Thursday, January 22, 2015

Notes on Stewart Baker Podcast with David Sanger

Yesterday Steptoe and Johnson LLP released the 50th edition of their podcast series, titled Steptoe Cyberlaw Podcast - Interview with David Sanger. Stewart Baker's discussion with New York Times reporter David Sanger (pictured at left) begins at the 20:15 mark. The interview was prompted by the NYT story NSA Breached North Korean Networks Before Sony Attack, Officials Say. I took the following notes for those of you who would like some highlights.

Sanger has reported on the national security scene for decades. When he saw President Obama's definitive statement on December 19, 2014 -- "We can confirm that North Korea engaged in this attack [on Sony Pictures Entertainment]." -- Sanger knew the President must have had solid attribution. He wanted to determine what evidence had convinced the President that the DPRK was responsible for the Sony intrusion.

Sanger knew from his reporting on the Obama presidency, including his book Confront and Conceal: Obama's Secret Wars and Surprising Use of American Power, that the President takes a cautious approach to intelligence. Upon assuming his office, the President had little experience with intelligence or cyber issues (except for worries about privacy).

Obama had two primary concerns about intelligence, involving "leaps" and "leaks." First, he feared making "leaps" from intelligence to support policy actions, such as the invasion of Iraq. Second, he worried that leaks of intelligence could "create a groundswell for action that the President doesn't want to take." An example of this second concern is the (mis)handling of the "red line" on Syrian use of chemical weapons.

In early 2009, however, the President became deeply involved with Olympic Games, reported by Sanger as the overall program for the Stuxnet operation. Obama also increased the use of drones for targeted killing. These experiences helped the President overcome some of his concerns with intelligence, but he was still likely to demand proof before taking actions.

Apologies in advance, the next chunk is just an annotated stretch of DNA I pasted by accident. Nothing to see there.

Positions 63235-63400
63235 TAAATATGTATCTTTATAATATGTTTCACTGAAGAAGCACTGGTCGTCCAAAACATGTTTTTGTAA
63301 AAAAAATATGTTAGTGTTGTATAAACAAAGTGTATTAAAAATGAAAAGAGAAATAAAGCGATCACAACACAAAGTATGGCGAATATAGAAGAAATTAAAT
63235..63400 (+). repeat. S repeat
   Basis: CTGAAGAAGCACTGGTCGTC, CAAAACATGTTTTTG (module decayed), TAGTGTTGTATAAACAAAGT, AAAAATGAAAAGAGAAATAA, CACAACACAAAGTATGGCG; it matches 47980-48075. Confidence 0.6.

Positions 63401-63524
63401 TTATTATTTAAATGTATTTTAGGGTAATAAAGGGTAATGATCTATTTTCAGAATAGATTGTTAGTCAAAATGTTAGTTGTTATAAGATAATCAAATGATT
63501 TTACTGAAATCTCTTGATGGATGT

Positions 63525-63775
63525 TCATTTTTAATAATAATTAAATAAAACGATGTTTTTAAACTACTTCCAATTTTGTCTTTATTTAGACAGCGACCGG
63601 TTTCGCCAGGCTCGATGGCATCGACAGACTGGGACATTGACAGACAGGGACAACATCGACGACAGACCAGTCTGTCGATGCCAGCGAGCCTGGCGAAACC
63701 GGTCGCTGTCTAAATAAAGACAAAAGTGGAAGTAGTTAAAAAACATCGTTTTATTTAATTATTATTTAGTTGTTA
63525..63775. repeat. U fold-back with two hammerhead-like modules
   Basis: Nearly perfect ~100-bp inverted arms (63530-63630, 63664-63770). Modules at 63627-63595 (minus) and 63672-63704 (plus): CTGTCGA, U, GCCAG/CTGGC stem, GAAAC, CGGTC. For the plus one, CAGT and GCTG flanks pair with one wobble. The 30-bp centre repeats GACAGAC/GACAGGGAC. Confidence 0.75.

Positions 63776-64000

Sanger stated in the podcast that, in his opinion, "the only way" to have solid attribution is to be inside adversary systems before an attack, such that the intelligence community can see attacks in progress. In this case, evidence from inside DPRK systems and related infrastructure (outside North Korea) convinced the President.

(I disagree that this is "the only way," but I believe it is an excellent option for performing attribution. See my 2009 post Counterintelligence Options for Digital Security for more details.)

Sanger would not be surprised if we see more leaks about what the intelligence community observed. "There's too many reporters inside the system" to ignore what's happening, he said. The NYT talks with government officials "several times per month" to discuss reporting on sensitive issues. The NYT has a "presumption to publish" stance, although Sanger held back some details in his latest story that would have enabled the DPRK or others to identify "implants in specific systems."

Regarding the purpose of announcing attribution against the DPRK, Sanger stated that deterrence against the DPRK and other actors is one motivation. Sanger reported meeting with NSA director Admiral Mike Rogers, who said the United States needs a deterrence capability in cyberspace. More importantly, the President wanted to signal to the North Koreans that they had crossed a red line. This was a destructive attack, coupled with a threat of physical harm against movie goers. The DPRK has become comfortable using "cyber weapons" because they are more flexible than missiles or nuclear bombs. The President wanted the DPRK to learn that destructive cyber attacks would not be tolerated.

Sanger and Baker then debated the nature of deterrence, arms control, and norms. Sanger stated that it took 17 years after Hiroshima and Nagasaki before President Kennedy made a policy announcement about seeking nuclear arms control with the Soviet Union. Leading powers don't want arms control, until their advantage deteriorates. Once the Soviet Union's nuclear capability exceeded the comfort level of the United States, Kennedy pitched arms control as an option. Sanger believes the nuclear experience offers the right set of questions to ask about deterrence and arms control, although all the answers will be different. He also hopes the US moves faster on deterrence, arms control, and norms than shown by the nuclear case, because other actors (China, Russia, Iran, North Korea, etc.) are "catching up fast."

(Incidentally, Baker isn't a fan of deterrence in cyberspace. He stated that he sees deterrence through the experience of bombers in the 1920s and 1930s.)

According to Sanger, the US can't really discuss deterrence, arms control, and norms until it is willing to explain its offensive capabilities. The experience with drone strikes is illustrative, to a certain degree. However, to this day, no government official has confirmed Olympic Games.

I'd like to thank Stewart Baker for interviewing David Sanger, and I thank David Sanger for agreeing to be interviewed. I look forward to podcast 51, featuring my PhD advisor Dr Thomas Rid.

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